Sorry for my English ist very poor I know.

Thanks again Tim and al the best for you and your family!!

73, de PD9ZM André Erkelens

Arnhem, The Netherlands

LZ2RS Magic from Bulgaria


In my last post I mentioned how I made a new goal to do at least one QSO a day. So far I’ve had no trouble meeting the goal. Surprisingly I’m getting lots of great DX contacts.

It really helps to keep the radio on while I’m working and when I hear a strong station calling CQ, I answer her / him as long as I feel I can keep up with their code speed.

Two days ago I had the pleasure of hearing LZ2RS,  Rumi who lives in Bulgaria.

I can’t remember now if I was calling CQ or he was. It doesn’t matter. What matters is I once again was in awe of the magic intertwined with this hobby.

My very good friend Jim Cluett, W1PID, likens it to ” …sitting in a room by yourself and talking with people you can’t see”. He’s not far off.

But sometimes you get to see these new acquaintances and the beauty they surround themselves with. Today was one of those days

Lately I try to send an email after a QSO when I experience fading, interference or deteriorating conditions. Once my QSO with Rumi was underway, all of a sudden the band dropped out from under us. Fortunately I had clearly heard my RST, Rumi’s name and a few other parts of the QSO. It was an official one I could log.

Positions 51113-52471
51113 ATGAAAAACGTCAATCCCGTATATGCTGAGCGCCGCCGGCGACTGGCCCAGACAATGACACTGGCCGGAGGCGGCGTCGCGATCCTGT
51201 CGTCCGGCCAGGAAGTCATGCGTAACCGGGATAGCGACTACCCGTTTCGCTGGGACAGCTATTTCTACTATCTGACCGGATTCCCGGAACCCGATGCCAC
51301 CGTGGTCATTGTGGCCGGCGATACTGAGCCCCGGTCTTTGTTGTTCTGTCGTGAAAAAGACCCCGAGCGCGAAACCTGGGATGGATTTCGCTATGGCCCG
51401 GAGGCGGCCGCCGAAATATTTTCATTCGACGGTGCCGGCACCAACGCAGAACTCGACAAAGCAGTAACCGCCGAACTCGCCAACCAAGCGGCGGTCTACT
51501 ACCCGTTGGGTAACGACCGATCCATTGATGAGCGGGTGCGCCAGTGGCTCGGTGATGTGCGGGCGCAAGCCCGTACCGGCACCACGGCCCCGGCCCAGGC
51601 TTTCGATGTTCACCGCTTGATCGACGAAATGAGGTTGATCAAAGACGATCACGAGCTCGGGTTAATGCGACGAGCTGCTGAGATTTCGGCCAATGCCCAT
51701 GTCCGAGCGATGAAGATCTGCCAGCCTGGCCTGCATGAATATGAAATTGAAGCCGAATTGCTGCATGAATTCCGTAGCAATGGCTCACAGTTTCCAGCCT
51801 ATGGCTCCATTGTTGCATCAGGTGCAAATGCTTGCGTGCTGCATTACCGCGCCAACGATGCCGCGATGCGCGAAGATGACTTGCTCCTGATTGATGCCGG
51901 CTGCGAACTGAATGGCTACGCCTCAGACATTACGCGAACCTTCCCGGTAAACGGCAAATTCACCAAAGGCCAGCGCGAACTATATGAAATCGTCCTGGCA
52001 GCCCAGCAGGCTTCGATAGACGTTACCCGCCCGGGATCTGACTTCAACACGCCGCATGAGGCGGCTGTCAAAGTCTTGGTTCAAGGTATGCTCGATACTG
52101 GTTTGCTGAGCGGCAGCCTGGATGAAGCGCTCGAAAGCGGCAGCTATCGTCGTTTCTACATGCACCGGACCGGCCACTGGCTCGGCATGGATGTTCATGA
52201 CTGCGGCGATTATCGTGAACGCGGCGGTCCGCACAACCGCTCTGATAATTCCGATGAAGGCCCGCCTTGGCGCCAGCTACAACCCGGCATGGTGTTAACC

I logged Rumi and proceeded to email him. About thirty minutes later I received a special gift. What you’ll see below is one of the powerful draws of this hobby. I say this because I’m a very social person and love talking to people and hearing / seeing what creates their daily reality.

Rumi over delivered.

Are you as proud of your country as Rumi is his? Would you invest the time to write all what’s below to a complete stranger you’ve never met before? Would you send photographs to help tell your story?

This is just part of what makes this hobby so fascinating to me.

Here’s what he sent and once I read it, I immediately asked for his permission to reprint it here along with his stunning photographs. I thought you’d enjoy it too:

Dear Tim in NH,

It was nice to meet You on 20 m CW   – Your QRP signal was good here / even some QSB / – at the Balkans, Eastern Europe!

Today I was 5 watts -Elecraft K3 and a A4S by Cushcraft – 4 el 3 band at 32m.